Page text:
empathy

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empathy

 [em´pah-the]
intellectual and emotional awareness and understanding of another person's thoughts, feelings, and behavior, even those that are distressing and disturbing. Empathy emphasizes understanding; sympathy emphasizes sharing of another person's feelings and experiences.

em·pa·thy

(em'pă-thē),
1. The ability to sense intellectually and emotionally the emotions, feelings, and reactions that another person is experiencing and to communicate that understanding to the person effectively. Compare: sympathy (3).
2. The anthropomorphization or humanization of objects and the feeling of oneself as being in and part of them.
[G. en (em), in, + pathos, feeling]

empathy

/em·pa·thy/ (em´pah-the) intellectual and emotional awareness and understanding of another's thoughts, feelings, and behavior.empath´ic

empathy

(ĕm′pə-thē)
n.
1. The ability to identify with or understand the perspective, experiences, or motivations of another individual or to comprehend and share another individual's emotional state.
2. In aesthetics, the projection of one's own feelings or thoughts on to something else, such as an object in work of art or a character in a novel or film.

empathy

[em′pəthē]
Etymology: Gk, en, in, pathos, feeling
the ability to recognize and to some extent share the emotions and states of mind of another and to understand the meaning and significance of that person's behavior. It is an essential quality for effective psychotherapy. Compare sympathy. empathic, adj., empathize, v.

em·pa·thy

(em'pă-thē)
1. The ability to sense the emotions, feelings, and reactions intellectually and emotionally that another person is experiencing and to communicate that understanding to the person effectively.
Compare: sympathy (3)
2. The anthropomorphization or humanizing of objects and the feeling of oneself as being in and part of them.

empathy

The state said to exist between two people when one is able to experience the same emotion as the other as a result of identical responses to an event and the adoption of an identical outlook.

em·pa·thy

(em'pă-thē)
Ability to sense intellectually and emotionally emotions, feelings, and reactions that another person is experiencing and it communicate.

empathy,

n the quality of putting oneself into the psychologic frame of reference of another, so that the other person's feeling, thinking, and acting are understood and to some extent predictable. A desirable trust-building characteristic of a helping profession. It is embodied in the sincere statement, “I understand how you feel.” Empathy is different from sympathy in that to be empathetic one understands how the person feels rather than actually experiencing those feelings, as in sympathy.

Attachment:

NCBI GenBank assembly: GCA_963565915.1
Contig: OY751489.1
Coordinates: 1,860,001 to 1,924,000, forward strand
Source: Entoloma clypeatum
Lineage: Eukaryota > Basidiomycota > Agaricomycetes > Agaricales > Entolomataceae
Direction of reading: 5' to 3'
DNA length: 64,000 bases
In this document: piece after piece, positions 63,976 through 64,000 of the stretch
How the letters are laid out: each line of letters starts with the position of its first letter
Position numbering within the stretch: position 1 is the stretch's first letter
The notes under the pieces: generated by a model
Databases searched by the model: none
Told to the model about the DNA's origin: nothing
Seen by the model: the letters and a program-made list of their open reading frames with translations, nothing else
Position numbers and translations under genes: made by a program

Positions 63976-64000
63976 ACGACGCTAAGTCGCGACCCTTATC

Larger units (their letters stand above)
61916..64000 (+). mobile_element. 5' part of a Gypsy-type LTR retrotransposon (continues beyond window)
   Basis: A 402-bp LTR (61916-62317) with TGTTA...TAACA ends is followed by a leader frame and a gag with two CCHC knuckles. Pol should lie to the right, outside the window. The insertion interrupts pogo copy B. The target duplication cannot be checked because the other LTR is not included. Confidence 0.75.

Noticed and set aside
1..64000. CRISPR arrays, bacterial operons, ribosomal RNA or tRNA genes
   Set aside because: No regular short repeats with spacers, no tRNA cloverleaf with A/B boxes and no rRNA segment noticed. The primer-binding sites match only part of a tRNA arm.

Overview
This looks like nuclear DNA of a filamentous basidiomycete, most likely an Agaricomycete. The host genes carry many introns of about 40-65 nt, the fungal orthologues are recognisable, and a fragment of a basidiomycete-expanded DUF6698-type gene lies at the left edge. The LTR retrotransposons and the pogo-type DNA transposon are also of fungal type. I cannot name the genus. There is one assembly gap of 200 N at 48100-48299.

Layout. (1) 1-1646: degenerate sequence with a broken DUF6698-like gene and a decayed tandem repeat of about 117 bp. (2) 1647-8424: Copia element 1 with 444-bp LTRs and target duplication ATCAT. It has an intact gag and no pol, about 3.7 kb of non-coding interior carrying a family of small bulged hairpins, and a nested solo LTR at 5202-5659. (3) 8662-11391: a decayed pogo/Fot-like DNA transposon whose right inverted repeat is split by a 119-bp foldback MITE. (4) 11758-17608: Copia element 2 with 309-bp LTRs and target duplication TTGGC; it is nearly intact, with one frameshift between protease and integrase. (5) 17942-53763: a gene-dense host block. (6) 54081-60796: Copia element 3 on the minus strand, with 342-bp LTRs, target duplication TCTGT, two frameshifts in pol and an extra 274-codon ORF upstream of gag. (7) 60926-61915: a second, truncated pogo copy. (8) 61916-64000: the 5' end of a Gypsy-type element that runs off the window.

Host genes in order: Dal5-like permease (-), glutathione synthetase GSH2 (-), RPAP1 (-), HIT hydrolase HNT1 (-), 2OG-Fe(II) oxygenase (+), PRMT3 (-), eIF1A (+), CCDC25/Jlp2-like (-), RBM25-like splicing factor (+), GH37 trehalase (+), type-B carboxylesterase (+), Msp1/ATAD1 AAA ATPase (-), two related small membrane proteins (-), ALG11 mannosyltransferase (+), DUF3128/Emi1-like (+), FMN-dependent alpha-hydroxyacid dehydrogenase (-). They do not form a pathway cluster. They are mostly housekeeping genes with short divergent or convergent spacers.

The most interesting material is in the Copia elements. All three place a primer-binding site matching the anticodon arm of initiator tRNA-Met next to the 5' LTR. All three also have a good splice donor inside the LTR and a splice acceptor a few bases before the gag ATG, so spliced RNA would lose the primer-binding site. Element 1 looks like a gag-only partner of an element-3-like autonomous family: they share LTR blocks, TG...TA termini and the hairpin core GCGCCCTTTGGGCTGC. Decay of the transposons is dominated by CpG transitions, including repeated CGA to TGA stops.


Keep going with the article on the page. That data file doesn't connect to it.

References in periodicals archive ?
These activities allow students to "do" history and help them learn to think empathetically, placing them in the shoes of a particular individual from the past who had a decision to make.
WHILE THE NEED FOR NURSING STUDENTS TO DEVELOP THE ABILITY TO COMMUNICATE EMPATHETICALLY HAS BECOME FERTILE GROUND FOR NURSING EDUCATION FROM AN ACCREDITATION STANDPOINT (COMMISSION ON COLLEGIATE NURSING EDUCATION, 2009; NATIONAL LEAGUE FOR NURSING, 2007), FEW STUDIES HAVE EVALUATED NURSING PROGRAM EFFECTIVENESS IN TEACHING THERAPEUTIC COMMUNICATION, OR THE SKILL OF EMPATHIC COMMUNICATION.
The interpretive exhibits in Great Bear Wilderness rely on emotion--the ability of our guests to empathetically connect with majestic animals they may or may not have thought much about previously.
To empathetically remember is first to "sense" needs, then to see how material goods were "shared" among the needy, and finally to envision how the kingdom of God was and is "embodied.
A psychologist/psychodrama trainer empathetically and often humorously connects his childhood misconceptions and adult misadventures, dreams, and insights with his patients' problems and quirks.
I have been running my company empathetically rather than purely economically," Kravet said.
Thus, we're canceling 'Mutts' as of this Monday [June 29] and replacing it with the acclaimed 'Zits,' in which artists Jerry Scott and Jim Borgman humorously and empathetically explore relationships between teenagers and their parents," the paper continued.
McCloskey candidly, if empathetically, describes the challenges the school faces and its occasional failures along-side its undeniable successes.
The field representative professionally and empathetically encourages immediate contact.
By listening actively (take notes), and empathetically (with attentiveness, consideration and concern), the principals are often able to defuse the situation.
Mrs Maloney said: "Beth is without doubt worthy of recognition because she works tirelessly and so empathetically for our international partners in South Africa.
Helping caregivers develop the art of caring for people empathetically is the aim of a new book by Auckland nursing educator and former rest-home manager, Leigh Kelly.